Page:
There is a difference of opinion within the Birmingham Labour party about the type of jobs that might flow from HS2 and, crucially, how many will go to people living in Birmingham.

Mr Byrne nailed his colours to the mast at a media briefing on the east Birmingham prospectus by pointing out that journey times between London and Birmingham will be cut to 49 minutes when HS2 arrives and this would be a “game changer” because it would provide a tremendous boost for Birmingham’s growing reputation as a centre for the financial and professional services sector.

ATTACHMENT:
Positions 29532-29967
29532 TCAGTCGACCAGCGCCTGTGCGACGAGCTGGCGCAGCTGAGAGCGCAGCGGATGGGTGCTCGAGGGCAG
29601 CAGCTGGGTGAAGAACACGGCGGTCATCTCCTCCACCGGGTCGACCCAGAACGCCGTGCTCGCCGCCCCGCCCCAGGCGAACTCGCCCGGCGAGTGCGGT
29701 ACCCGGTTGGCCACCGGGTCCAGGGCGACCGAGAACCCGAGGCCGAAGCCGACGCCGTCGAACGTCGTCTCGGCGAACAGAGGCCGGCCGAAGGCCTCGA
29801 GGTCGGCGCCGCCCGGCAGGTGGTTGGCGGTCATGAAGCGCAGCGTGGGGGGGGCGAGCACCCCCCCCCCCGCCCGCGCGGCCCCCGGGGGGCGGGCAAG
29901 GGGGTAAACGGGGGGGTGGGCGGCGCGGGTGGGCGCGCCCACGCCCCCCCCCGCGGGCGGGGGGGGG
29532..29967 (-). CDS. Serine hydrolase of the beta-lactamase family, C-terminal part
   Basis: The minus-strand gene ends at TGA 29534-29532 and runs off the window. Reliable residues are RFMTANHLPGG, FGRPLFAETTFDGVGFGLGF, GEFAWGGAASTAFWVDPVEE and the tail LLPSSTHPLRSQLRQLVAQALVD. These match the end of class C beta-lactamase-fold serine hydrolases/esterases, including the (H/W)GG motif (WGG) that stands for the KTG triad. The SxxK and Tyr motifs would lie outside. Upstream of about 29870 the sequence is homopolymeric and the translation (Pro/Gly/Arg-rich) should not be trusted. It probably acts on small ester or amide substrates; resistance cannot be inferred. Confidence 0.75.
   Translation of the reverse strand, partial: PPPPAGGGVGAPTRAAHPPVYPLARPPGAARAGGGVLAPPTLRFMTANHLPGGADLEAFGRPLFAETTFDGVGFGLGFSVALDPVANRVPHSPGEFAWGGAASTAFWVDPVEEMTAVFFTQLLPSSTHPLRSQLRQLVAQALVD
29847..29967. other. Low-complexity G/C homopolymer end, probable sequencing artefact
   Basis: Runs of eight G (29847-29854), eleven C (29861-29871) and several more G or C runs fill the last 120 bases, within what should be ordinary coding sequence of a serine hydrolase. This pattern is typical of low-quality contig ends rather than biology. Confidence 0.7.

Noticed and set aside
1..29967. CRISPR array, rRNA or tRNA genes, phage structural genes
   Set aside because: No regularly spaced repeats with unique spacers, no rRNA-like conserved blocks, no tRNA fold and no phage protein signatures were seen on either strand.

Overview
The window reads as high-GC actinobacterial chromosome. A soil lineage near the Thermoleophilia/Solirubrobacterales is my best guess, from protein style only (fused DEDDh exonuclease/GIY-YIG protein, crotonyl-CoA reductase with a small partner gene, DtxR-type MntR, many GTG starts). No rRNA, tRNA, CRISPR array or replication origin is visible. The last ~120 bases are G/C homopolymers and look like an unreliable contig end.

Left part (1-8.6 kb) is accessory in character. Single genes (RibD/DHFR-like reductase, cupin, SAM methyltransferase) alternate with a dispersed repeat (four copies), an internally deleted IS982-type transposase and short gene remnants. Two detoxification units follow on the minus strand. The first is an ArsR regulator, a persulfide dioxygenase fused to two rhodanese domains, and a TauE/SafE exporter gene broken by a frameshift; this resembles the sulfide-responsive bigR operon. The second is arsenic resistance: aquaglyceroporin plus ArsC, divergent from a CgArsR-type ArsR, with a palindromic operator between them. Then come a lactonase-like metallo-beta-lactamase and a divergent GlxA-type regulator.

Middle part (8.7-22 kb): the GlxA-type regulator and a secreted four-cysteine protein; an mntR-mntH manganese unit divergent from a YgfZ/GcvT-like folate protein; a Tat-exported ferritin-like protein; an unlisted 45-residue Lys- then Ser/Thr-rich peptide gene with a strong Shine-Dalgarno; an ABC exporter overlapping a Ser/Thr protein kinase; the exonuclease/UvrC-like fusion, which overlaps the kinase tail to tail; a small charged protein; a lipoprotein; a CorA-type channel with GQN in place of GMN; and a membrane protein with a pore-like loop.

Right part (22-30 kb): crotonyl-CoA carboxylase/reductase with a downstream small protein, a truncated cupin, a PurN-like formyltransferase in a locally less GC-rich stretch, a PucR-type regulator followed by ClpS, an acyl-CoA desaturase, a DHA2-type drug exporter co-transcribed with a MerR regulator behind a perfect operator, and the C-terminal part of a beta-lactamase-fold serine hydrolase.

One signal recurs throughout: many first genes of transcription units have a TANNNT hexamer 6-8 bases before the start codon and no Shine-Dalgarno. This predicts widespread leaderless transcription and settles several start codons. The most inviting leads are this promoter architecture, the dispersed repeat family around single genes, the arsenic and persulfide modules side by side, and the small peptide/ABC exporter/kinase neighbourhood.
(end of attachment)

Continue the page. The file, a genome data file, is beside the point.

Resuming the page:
City council leader Sir Albert Bore is of the same opinion and has described the arrival of HS2 as a once in a generation opportunity for job creation. We can expect more Grade A office development of the type already coming on stream at Snow Hill and Paradise.

Some other Labour councillors, particularly allies of leadership challenger John Clancy, believe HS2 will ultimately create jobs largely for highly-paid lawyers and accountants, many of whom will live in the countryside surrounding Birmingham or commute in from London on HS2. They have little faith in the unemployed, low-skilled residents of east Birmingham cashing in on the professional services boom. There is, though, general acceptance that huge priority must be attached to upskilling the city workforce in the post-Kerslake era.